This review appeared in the Guardian.
The Arabian Nights (or the Thousand and One Nights, or the Arabian Nights Entertainments – there are so many versions) constitute, in Marina Warner’s words, “a polyvocal anthology of world myths, fables and fairytales.” The antecedents of these Arab-Islamic texts are Quranic, Biblical, Indian, Persian, Mesopotamian, Greek, Turkish and Egyptian. In them, oral and written traditions, poetry and prose, demotic folk tales and courtly high culture mutate and interpenetrate. In their long lifetime the Nights have influenced, amongst many others, Flaubert, Wilde, Marquez, Mahfouz, Elias Khoury, Douglas Fairbanks and the Ballets Russes.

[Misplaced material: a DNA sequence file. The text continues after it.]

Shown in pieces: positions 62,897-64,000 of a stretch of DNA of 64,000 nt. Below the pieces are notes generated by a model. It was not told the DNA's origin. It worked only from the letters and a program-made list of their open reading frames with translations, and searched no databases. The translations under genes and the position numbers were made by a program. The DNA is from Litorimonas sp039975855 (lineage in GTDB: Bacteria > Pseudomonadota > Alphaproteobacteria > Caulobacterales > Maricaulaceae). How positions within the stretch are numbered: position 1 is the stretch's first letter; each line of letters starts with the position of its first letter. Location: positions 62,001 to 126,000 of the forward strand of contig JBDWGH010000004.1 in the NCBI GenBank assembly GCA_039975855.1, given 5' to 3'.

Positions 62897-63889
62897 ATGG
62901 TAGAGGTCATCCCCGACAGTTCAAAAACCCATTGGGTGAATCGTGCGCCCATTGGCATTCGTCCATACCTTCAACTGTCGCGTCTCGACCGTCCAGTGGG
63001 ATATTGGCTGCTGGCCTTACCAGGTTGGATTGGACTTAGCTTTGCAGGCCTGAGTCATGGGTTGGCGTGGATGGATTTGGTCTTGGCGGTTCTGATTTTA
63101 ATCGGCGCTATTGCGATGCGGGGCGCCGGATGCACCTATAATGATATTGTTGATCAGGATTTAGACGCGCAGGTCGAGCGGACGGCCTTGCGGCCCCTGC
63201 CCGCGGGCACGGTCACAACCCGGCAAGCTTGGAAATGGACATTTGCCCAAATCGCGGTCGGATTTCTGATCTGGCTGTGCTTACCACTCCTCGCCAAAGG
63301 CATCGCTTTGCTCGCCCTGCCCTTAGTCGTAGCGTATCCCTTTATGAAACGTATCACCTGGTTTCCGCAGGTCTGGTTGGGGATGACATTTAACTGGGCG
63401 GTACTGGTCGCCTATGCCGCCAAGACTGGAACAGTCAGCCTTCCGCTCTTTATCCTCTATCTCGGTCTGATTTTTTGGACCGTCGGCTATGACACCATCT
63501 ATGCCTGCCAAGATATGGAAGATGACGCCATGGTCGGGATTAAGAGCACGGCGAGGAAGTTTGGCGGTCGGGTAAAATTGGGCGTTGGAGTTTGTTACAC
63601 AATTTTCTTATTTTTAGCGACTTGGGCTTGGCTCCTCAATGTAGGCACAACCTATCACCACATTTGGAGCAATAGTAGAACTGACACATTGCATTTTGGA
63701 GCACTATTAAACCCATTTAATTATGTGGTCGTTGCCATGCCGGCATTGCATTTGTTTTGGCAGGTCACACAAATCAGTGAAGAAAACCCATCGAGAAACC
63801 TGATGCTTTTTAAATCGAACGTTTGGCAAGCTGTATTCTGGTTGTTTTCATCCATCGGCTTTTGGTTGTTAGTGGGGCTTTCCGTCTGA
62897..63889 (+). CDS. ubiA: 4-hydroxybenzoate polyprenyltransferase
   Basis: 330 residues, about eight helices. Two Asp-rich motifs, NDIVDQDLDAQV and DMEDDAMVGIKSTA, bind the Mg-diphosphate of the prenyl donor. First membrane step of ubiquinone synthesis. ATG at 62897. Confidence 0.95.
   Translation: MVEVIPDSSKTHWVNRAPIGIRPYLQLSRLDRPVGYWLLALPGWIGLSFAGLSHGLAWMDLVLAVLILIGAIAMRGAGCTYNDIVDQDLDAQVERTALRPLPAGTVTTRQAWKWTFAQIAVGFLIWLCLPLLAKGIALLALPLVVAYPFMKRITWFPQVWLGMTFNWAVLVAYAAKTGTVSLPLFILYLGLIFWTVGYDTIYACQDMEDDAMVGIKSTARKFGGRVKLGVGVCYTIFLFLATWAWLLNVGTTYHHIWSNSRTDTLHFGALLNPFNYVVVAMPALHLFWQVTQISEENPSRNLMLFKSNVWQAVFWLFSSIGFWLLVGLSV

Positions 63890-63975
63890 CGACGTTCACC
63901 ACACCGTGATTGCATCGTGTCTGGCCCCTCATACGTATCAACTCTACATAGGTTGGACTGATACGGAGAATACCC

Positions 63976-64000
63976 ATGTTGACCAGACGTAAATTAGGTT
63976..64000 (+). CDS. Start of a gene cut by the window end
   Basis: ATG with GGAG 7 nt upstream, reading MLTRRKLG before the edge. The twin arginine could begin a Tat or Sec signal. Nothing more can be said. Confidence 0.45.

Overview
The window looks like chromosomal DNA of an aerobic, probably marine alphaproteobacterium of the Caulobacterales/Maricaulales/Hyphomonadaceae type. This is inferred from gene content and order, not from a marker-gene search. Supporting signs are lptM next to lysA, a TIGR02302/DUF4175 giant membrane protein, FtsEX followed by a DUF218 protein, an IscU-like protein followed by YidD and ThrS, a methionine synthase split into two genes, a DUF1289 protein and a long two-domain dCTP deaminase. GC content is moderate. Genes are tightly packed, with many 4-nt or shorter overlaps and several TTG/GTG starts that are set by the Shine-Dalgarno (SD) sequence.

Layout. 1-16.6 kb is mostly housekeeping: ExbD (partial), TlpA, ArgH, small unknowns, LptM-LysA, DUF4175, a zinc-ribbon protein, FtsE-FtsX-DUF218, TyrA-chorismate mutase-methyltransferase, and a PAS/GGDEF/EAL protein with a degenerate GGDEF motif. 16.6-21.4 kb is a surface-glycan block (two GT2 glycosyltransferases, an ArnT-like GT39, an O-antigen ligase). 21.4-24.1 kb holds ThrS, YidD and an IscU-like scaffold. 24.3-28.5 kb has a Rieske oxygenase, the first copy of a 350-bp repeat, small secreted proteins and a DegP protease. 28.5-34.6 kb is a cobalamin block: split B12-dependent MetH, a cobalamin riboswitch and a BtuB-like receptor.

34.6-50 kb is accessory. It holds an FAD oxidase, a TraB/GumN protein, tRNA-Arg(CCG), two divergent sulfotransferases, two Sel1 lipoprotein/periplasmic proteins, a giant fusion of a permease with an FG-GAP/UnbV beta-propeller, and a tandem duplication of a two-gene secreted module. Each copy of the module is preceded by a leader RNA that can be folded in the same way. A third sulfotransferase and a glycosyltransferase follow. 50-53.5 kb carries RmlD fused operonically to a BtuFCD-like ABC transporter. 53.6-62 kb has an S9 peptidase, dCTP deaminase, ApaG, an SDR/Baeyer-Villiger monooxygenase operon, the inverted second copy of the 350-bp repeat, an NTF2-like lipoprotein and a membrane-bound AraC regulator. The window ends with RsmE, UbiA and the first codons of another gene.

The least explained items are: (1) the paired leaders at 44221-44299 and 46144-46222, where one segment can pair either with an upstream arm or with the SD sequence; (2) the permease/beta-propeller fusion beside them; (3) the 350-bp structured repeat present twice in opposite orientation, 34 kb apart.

The frame story, in which Shahrazad saves her life by telling King Shahryar tall tales, is only one such ransom. More than simple entertainment, then: throughout these stories within stories, and stories about stories, and stories metamorphosing like viruses, endlessly generative, narrative even claims for itself the power to defer death.